Take indie games, for example. A lot of people enjoy them because—get ready for my usual analogy—they're like that hamburger you get from the local mom-and-pop restaurant. Instead of the burger being tossed together almost robotically by big-name organizations, the burger is prepared lovingly and from the heart. That is one side of the story. Something a lot of indie gamers don't admit to much is that half of the reason they play indie games is because they're broke and can barely afford anything else. Maybe they grew to love indie games over time, but the majority of them originally started because they wanted a game they didn't have to pay much (or any) money for.

Can this be applied to why my heart flutters when seeing a zombie's eye open before it chomps down upon a surprised victim's windpipe? Is there some drab, underlying reason for this obsession, or is horror truly what I make it out to be?

Maybe I've gone mad. Maybe these thoughts and preferences come from the mind of a possible mental patient. Maybe I am actually in a padded cell, dreaming of disembodied heads and onryo ghosts and gaming news sites. Or, what if the true horror of it all is that what I see in my dreams, those horrific images of death and decay, are what the world truly is?

Don't be silly.

Touching back on solid ground, I will never know if I am truly biased or if my views are shared throughout the gaming universe. But it doesn't matter. I am the Horror Enthusiast and will be nothing else for as long as I live. All I can do is smile and frolic about in graveyards and morgues, happily daydream of cities teeming with the undead, search libraries for ancient books written by mad Arabs, wondering if my sanity snapped at birth. If it did snap at birth, then oh well. I'm having a good time.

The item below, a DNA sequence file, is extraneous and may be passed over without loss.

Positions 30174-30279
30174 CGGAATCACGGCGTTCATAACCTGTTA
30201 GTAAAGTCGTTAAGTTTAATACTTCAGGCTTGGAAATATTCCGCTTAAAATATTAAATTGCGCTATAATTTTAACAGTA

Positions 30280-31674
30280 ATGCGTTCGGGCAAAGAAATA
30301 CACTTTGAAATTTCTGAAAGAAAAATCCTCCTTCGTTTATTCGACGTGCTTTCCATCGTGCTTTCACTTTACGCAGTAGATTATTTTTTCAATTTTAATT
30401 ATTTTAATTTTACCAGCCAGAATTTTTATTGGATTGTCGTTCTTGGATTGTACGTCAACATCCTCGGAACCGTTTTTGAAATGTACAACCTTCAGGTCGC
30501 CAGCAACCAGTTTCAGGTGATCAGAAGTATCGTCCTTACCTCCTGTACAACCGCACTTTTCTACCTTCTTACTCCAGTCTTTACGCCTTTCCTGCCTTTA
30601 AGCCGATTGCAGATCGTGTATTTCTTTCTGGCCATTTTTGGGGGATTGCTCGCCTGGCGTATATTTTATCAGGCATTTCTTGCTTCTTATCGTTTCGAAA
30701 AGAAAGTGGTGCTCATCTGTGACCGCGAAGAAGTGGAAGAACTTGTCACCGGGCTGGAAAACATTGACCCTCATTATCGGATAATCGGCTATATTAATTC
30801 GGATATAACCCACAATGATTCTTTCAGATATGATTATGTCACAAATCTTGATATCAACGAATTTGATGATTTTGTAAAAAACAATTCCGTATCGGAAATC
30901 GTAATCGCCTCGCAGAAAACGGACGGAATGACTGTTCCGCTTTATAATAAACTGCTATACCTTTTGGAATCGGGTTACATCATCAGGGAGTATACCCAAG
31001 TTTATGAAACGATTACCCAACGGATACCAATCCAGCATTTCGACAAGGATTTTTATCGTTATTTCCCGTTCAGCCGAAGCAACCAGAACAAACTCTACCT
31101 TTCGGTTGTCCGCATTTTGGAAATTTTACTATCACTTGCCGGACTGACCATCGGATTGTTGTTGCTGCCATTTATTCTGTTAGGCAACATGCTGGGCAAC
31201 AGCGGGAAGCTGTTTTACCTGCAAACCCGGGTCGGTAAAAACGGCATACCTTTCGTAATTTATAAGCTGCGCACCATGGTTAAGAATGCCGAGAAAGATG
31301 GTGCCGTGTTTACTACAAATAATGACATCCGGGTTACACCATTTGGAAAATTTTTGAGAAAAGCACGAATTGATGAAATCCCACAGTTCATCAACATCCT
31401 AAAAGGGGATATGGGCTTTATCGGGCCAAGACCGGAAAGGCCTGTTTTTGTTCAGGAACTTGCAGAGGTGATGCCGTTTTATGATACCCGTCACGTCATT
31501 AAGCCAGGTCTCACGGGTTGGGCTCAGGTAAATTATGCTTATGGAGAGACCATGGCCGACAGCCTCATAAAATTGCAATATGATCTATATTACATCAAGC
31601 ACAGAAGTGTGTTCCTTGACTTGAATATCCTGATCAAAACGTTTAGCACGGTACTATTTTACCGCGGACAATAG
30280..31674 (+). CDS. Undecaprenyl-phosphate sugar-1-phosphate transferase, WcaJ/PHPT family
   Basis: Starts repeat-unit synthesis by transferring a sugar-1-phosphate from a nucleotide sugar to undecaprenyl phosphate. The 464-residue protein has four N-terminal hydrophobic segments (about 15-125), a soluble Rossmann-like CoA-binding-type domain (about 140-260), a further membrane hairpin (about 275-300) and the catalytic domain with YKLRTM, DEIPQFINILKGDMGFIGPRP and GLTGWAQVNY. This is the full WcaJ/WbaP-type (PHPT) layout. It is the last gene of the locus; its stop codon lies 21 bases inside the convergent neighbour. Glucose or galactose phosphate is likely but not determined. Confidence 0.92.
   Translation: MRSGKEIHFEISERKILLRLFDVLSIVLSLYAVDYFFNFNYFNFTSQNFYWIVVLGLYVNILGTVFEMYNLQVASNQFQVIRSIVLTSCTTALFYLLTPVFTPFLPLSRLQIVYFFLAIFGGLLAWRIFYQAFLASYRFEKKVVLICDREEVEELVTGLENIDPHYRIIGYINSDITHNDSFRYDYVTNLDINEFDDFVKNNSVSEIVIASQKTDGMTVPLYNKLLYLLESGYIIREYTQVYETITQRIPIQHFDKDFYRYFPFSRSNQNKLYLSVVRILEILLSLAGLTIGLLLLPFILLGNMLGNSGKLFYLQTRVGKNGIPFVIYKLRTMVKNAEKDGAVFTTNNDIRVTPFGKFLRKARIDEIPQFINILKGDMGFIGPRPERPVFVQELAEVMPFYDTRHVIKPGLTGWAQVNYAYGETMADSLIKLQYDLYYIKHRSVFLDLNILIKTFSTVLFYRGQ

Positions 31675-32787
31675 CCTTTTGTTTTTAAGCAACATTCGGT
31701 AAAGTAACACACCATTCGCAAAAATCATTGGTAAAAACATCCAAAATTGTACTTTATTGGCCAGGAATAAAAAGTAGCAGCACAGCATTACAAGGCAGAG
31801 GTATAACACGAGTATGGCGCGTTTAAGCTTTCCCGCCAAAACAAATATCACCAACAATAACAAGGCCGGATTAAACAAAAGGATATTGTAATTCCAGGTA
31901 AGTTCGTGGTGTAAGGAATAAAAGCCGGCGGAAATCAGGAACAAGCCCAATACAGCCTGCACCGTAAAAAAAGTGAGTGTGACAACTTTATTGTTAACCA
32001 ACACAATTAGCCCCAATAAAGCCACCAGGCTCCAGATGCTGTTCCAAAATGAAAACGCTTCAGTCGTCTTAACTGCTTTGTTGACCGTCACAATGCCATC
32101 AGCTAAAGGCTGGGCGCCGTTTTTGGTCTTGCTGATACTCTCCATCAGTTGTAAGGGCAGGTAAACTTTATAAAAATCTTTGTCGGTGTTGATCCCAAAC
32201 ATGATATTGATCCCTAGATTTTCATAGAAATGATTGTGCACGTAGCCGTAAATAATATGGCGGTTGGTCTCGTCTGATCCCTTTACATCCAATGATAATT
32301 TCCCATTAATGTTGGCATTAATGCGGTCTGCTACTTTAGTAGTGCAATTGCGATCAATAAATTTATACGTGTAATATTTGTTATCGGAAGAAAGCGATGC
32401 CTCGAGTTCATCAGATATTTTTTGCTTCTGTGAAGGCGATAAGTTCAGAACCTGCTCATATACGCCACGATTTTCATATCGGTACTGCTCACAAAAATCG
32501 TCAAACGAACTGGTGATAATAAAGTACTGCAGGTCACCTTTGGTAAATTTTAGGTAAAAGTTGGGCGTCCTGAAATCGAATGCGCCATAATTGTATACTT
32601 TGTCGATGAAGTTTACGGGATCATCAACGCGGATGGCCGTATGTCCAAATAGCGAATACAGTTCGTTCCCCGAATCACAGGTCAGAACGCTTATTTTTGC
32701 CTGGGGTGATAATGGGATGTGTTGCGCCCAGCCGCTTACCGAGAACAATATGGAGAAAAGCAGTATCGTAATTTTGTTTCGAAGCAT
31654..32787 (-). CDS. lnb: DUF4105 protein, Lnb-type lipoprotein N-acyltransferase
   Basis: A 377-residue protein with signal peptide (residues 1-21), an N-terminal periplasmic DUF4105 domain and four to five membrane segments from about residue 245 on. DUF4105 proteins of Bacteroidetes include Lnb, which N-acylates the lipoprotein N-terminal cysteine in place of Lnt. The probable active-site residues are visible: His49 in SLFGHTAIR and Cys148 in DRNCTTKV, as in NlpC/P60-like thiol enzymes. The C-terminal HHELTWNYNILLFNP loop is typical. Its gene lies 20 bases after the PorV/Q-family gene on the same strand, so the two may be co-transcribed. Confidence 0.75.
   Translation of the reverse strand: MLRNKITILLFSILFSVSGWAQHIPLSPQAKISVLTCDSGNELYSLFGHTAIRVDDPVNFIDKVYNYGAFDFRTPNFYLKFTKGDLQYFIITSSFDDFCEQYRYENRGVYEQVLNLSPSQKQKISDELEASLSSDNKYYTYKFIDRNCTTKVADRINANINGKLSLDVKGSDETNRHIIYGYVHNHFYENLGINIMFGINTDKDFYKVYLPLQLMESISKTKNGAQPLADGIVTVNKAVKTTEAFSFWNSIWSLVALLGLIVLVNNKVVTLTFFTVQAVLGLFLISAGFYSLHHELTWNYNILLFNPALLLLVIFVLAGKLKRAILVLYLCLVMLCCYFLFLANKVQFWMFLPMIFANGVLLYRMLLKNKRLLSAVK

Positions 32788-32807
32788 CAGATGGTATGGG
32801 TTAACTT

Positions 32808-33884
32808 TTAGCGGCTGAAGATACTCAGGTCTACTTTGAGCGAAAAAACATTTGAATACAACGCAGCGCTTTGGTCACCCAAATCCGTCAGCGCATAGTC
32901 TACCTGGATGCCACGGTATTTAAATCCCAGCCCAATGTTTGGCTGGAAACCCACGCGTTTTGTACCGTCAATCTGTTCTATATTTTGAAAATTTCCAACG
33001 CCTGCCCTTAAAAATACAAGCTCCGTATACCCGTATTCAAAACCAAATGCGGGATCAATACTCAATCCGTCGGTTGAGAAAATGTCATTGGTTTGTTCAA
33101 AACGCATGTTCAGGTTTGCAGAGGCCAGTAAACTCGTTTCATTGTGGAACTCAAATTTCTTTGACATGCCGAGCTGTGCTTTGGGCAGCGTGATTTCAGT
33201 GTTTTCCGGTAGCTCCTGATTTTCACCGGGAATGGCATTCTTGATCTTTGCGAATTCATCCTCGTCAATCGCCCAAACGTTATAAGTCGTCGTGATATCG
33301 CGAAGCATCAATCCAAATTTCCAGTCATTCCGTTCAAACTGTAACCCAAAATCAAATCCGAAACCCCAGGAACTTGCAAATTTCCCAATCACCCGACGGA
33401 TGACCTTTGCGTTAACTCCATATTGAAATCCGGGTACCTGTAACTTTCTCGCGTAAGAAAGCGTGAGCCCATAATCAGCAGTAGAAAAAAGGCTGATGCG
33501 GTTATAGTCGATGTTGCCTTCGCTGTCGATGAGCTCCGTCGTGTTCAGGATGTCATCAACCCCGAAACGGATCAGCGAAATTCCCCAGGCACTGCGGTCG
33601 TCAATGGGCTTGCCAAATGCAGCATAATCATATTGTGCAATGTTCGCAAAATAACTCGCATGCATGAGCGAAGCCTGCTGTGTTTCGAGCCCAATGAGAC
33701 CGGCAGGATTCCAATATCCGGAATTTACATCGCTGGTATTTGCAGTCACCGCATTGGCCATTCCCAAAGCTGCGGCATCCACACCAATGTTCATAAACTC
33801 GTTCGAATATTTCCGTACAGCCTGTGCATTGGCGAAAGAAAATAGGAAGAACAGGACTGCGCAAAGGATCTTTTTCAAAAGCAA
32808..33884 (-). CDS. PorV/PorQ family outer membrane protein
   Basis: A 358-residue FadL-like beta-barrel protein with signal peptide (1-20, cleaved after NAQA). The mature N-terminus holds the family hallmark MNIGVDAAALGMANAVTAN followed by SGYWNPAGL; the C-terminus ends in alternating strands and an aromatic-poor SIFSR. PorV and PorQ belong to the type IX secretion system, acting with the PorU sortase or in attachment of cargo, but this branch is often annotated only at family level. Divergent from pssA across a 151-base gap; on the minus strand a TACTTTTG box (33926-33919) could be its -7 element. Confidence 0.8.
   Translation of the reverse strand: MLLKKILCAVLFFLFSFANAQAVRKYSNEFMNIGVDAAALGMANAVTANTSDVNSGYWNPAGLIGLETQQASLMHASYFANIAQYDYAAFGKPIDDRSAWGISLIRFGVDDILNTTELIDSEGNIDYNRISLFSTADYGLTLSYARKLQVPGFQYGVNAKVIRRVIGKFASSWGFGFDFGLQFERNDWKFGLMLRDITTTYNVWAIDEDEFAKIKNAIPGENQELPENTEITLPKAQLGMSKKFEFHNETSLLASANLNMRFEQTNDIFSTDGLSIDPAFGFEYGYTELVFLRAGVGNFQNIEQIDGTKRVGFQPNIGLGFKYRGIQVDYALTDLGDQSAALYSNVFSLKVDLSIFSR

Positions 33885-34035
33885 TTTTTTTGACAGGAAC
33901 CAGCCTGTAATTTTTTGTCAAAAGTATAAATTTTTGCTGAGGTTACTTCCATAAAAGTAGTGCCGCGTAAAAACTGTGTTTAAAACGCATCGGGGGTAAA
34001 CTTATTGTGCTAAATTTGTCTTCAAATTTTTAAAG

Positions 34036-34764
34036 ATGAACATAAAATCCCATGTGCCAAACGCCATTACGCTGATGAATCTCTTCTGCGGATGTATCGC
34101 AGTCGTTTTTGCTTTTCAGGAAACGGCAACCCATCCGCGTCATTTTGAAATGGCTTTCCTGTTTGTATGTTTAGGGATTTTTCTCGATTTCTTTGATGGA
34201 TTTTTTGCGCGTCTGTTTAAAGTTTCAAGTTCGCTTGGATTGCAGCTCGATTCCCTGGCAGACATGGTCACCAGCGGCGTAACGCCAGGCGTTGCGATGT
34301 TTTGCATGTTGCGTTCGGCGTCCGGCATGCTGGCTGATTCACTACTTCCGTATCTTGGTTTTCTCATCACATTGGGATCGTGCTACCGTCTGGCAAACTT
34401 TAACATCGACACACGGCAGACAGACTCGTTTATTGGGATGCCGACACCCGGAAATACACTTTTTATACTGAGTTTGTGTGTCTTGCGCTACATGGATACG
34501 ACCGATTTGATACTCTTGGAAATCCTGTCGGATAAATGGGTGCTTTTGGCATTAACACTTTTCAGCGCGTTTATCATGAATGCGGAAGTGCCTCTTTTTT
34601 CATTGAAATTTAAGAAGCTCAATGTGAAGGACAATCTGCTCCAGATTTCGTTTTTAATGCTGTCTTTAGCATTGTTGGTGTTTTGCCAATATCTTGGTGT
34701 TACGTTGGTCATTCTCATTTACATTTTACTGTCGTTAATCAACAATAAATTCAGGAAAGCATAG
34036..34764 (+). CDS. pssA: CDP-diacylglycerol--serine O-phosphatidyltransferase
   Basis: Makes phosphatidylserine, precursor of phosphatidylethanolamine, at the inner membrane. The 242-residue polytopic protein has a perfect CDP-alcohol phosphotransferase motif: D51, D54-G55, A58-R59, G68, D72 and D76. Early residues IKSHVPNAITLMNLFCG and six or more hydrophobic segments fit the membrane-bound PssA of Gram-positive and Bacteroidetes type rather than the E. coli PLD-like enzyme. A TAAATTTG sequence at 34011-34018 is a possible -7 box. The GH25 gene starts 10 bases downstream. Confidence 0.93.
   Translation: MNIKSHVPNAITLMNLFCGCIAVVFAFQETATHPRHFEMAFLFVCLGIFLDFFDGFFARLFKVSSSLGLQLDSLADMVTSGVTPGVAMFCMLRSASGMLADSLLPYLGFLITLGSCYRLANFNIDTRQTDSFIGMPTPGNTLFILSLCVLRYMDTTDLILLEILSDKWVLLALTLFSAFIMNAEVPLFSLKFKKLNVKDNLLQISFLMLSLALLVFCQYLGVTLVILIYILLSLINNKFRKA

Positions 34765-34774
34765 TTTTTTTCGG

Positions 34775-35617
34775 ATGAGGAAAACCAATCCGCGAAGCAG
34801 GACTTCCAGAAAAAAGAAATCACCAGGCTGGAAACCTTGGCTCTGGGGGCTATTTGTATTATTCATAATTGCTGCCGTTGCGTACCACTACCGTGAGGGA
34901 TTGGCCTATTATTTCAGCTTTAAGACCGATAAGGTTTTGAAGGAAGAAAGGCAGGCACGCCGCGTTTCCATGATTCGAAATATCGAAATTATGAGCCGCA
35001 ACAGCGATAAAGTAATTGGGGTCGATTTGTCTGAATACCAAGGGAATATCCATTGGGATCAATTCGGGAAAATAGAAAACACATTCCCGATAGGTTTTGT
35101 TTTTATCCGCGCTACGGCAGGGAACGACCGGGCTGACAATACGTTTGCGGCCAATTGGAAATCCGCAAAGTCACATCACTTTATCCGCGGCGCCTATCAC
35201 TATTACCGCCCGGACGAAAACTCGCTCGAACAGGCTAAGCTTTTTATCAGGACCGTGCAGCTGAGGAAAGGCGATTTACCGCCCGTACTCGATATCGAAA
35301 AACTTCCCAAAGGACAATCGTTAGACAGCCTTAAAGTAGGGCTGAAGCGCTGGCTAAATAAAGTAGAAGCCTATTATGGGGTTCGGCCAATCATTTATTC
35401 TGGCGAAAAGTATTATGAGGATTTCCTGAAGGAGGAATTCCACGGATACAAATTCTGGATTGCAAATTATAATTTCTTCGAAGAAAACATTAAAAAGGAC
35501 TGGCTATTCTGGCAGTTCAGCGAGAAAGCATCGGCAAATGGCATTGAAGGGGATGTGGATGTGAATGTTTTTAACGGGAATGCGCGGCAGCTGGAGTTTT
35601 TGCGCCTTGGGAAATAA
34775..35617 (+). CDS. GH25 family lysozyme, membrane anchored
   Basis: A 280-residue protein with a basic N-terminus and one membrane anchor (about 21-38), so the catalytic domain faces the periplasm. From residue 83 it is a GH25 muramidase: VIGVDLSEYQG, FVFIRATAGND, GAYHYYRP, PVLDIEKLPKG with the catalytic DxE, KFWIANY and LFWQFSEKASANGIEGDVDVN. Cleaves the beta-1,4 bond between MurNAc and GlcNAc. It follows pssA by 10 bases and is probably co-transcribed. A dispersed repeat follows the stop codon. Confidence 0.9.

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About Manic Maverickone of us since 5:13 AM on 01.26.2010

The Art Gorge!
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- When videogames put it in you.
- Achieving failure.

(Requests closed! For now!)
- 06.17.2010

- New Caves (Brother Android Cover)
- D.K.D.R.
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I like tacos. I also like video games, but I like tacos more. If that's a problem for you then you can GTFO.

I'm a roasted turkey sandwich currently living in the Bay Area, California. I make art [and sometimes music], sometimes having to do with video games and sometimes not. I've been gaming since I was around 3, so it's safe to say if I don't play video games I might spontaneously combust like some unholy abomination. Which is what I am.

Xbox 360
Playstation 2
Nintendo Entertainment System
Nintendo 64
GameBoy Advance
Sega Genesis
Sega Saturn
Sega Dreamcast

(Virtual Boy, where have you gone!?)